Comprehensive literacy intervention addresses all three components of the Whole-to-Part model: word identification (including phonemic awareness, phonics, and word identification); language comprehension (including vocabulary and text comprehension); and print processing (including fluency, the development of inner speech, and prosody). At the same time, comprehensive instruction supports learners in applying or generalizing the knowledge and skills they are acquiring to novel and self-selected contexts. The ability to generalize or apply knowledge and skills is often particularly difficult for students with disabilities and yet it is the thing that helps readers and writers develop and experience increasing success across reading and writing contexts.
Comprehensive approaches also provide students with a balance of directed, interactive, skill-building instruction, guidance in applying those skills in meaningful contexts, and opportunities to independently apply newly acquired knowledge and skills through practice with self-directed reading and writing. Literacy learning, by its nature, requires learners to problem-solve across a variety of skill sets in order to read with comprehension and write with purpose and meaning. While opportunities to explore new content are critical to reading and writing development so too is the opportunity to practice and refine knowledge that may have been previously gained. Beginning readers and writers require multiple opportunities to revisit content as a way to refine newly acquired skills and understandings.
Background on the development of Literacy Lab
In 2010, a team of experienced educators, speech-language pathologists, and AT developers came together to define a comprehensive literacy program that would address the literacy learning needs of a broad range of students, including those with the most significant physical and intellectual challenges. This team enlisted expert guidance from Karen Erickson, Ph.D., Director of the Center for Literacy and Disability Studies, UNC-Chapel Hill Chapel Hill, North Carolina. Through a review of the literature and thousands of hours of iteration on design, this collaborative team created Literacy Lab v1.0. The following key design principles were maintained throughout the design and development process:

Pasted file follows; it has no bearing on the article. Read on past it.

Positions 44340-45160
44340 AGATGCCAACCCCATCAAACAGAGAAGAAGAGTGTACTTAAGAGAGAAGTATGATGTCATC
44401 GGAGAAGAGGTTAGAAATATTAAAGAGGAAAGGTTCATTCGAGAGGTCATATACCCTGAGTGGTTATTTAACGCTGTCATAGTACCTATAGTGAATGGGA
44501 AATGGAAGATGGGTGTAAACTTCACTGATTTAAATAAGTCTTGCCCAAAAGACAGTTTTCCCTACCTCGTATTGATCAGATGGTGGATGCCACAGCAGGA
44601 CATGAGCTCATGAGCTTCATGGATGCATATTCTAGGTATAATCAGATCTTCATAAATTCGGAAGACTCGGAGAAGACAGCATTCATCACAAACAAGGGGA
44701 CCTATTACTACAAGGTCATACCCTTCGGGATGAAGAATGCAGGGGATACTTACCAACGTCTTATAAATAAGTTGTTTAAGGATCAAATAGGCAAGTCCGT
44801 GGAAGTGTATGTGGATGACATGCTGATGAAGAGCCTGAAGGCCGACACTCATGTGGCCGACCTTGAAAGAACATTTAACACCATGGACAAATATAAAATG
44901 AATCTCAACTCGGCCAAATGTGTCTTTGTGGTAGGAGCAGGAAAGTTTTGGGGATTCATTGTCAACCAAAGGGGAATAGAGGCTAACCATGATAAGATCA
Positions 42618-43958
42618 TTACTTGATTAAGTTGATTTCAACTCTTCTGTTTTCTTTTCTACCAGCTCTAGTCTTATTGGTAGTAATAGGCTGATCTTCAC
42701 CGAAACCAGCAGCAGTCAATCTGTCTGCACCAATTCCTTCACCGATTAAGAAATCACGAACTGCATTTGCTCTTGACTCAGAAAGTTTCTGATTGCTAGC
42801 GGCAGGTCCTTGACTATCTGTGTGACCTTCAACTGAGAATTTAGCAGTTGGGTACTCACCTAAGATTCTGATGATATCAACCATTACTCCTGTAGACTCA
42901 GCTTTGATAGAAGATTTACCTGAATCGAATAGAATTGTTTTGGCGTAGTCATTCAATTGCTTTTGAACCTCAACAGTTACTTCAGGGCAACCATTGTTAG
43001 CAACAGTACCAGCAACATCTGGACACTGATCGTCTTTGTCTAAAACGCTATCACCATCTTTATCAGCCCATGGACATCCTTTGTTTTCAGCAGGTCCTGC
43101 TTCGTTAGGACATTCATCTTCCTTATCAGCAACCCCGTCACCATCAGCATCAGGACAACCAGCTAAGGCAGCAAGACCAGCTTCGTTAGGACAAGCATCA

- The program must drive towards learner outcomes in reading silently with comprehension and writing meaningful texts independently.
- Deep understanding and application of skills requires thousands of opportunities to practice and be an active participant in constructing one’s own knowledge.
- Instruction must be comprehensive and address all of the constructs involved in reading, including writing.
Literacy Lab overview
Literacy Lab is software comprised of 8 thematic units, with nearly 1000 unique instructional activities focused on reading comprehension, guided and independent readings, vocabulary, phonological awareness, word identification, and writing. Communication supports are built-in to enhance interactions and support learners who require or benefit from augmentative and alternative communication (AAC). Practitioners can either follow a preset instructional sequence or they can customize instruction based on student development and need. In each session of the preset sequence, students complete 1-3 new instructional activities and then select familiar activities for additional, self-directed practice. Literacy Lab includes 120 universally accessible, incredibly engaging, electronic books that relate to a theme.
Literacy Lab addresses a range of beginning instructional needs by offering preset activity plans at three levels of complexity. Activity Plan Level 1 addresses the needs of students who are just learning important concepts about print, developing alphabetic and phonological knowledge, and beginning to make connections between written and oral language. Activity Plan Level 2 targets students who have acquired these skills but are not yet using written language in a meaningful way. Activity Plan Level 3 provides meaningful learning opportunities for students who are having some success with written language, but require continued support in decoding words, reading with comprehension and fluency, and writing to communicate effectively with others. All three levels offer built-in supports for communication and, together, the three levels provide a single approach to address a broad range of beginning reading and writing needs.
Literacy Lab has been successfully piloted in a variety of classrooms and additional research projects with partner classrooms will be getting underway soon.